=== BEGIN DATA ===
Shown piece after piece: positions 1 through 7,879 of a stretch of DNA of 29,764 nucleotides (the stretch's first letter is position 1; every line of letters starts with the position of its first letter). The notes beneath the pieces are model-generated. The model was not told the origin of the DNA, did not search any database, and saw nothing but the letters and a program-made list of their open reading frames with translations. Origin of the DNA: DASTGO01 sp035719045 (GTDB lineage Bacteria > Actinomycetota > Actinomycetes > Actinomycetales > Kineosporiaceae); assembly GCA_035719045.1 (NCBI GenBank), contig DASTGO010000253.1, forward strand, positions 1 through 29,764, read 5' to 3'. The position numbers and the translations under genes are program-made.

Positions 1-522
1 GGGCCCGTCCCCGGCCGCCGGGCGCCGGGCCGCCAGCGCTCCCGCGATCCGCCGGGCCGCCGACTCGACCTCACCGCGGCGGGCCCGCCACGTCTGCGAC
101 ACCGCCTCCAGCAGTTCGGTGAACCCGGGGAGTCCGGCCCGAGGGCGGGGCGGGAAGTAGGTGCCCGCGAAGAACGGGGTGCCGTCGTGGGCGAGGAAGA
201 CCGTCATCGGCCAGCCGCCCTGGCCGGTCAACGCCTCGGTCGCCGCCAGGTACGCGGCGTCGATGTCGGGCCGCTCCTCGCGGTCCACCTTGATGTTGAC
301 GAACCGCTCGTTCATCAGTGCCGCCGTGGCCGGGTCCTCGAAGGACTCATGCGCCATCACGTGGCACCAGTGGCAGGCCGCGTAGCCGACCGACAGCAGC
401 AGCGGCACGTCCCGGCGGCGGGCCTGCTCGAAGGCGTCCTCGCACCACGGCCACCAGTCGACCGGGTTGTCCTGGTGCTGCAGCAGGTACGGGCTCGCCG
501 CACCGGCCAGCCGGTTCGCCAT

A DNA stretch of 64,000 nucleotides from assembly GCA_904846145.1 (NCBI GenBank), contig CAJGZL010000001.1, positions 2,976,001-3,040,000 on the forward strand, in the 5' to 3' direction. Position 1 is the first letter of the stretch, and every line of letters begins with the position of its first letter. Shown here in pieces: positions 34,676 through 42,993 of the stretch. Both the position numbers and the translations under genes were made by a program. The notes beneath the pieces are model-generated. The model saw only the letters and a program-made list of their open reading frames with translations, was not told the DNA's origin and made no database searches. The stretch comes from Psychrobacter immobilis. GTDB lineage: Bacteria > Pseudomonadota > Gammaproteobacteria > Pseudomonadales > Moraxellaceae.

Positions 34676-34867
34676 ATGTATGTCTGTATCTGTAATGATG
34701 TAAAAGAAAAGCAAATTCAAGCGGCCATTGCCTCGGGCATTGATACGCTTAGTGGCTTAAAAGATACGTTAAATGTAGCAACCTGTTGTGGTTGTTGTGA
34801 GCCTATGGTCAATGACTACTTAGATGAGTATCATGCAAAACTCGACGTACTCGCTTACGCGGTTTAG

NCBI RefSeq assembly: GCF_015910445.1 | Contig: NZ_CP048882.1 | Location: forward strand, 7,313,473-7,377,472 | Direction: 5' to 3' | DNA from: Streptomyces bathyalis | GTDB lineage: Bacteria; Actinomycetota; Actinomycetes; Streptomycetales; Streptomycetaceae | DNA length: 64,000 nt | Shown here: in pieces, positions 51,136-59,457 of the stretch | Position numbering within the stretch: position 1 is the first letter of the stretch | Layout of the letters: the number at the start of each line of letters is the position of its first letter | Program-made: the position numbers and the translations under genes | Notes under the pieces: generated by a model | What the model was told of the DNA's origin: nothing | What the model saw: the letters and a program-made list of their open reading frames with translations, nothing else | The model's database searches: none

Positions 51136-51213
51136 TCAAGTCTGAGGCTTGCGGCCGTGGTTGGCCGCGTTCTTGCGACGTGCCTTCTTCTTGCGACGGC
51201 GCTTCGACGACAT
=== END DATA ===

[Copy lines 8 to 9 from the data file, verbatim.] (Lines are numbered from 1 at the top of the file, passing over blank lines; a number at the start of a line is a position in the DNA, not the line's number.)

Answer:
501 CACCGGCCAGCCGGTTCGCCAT

A DNA stretch of 64,000 nucleotides from assembly GCA_904846145.1 (NCBI GenBank), contig CAJGZL010000001.1, positions 2,976,001-3,040,000 on the forward strand, in the 5' to 3' direction. Position 1 is the first letter of the stretch, and every line of letters begins with the position of its first letter. Shown here in pieces: positions 34,676 through 42,993 of the stretch. Both the position numbers and the translations under genes were made by a program. The notes beneath the pieces are model-generated. The model saw only the letters and a program-made list of their open reading frames with translations, was not told the DNA's origin and made no database searches. The stretch comes from Psychrobacter immobilis. GTDB lineage: Bacteria > Pseudomonadota > Gammaproteobacteria > Pseudomonadales > Moraxellaceae.